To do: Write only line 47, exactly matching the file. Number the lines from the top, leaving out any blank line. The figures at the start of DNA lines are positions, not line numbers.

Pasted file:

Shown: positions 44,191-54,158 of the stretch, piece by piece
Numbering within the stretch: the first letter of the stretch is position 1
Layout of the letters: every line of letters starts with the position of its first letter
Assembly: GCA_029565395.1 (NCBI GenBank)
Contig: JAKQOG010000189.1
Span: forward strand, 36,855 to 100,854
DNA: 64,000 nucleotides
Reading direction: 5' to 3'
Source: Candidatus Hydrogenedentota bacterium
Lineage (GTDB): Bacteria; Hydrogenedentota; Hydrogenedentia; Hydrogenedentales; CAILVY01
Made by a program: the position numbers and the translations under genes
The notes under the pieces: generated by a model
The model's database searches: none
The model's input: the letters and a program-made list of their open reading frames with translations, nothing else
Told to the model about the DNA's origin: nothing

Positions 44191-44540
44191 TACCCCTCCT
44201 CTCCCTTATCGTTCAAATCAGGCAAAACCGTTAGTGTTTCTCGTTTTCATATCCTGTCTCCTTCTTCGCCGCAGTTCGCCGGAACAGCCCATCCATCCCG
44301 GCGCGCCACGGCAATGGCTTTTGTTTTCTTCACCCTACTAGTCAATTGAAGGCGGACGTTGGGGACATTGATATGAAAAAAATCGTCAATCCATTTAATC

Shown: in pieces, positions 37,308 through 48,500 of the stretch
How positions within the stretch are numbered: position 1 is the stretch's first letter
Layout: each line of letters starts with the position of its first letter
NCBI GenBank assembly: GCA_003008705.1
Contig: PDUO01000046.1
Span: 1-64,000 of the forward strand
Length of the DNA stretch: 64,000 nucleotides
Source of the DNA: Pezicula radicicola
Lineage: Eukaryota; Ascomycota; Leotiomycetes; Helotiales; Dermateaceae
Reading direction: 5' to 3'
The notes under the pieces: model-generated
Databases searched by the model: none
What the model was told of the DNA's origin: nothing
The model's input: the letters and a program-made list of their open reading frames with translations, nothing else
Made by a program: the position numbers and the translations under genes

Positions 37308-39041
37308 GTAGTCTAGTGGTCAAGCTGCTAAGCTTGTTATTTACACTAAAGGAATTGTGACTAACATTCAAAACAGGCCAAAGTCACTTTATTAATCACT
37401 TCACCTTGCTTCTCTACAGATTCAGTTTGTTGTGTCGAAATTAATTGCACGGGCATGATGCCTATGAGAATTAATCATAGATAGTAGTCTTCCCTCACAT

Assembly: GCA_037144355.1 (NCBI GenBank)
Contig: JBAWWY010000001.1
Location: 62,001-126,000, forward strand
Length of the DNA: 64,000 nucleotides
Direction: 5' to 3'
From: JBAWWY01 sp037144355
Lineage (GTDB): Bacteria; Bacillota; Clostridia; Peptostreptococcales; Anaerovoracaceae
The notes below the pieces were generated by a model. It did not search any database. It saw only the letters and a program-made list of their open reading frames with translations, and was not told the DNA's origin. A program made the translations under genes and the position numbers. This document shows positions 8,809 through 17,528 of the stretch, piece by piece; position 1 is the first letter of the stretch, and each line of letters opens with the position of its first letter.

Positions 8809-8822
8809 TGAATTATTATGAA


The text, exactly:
8809 TGAATTATTATGAA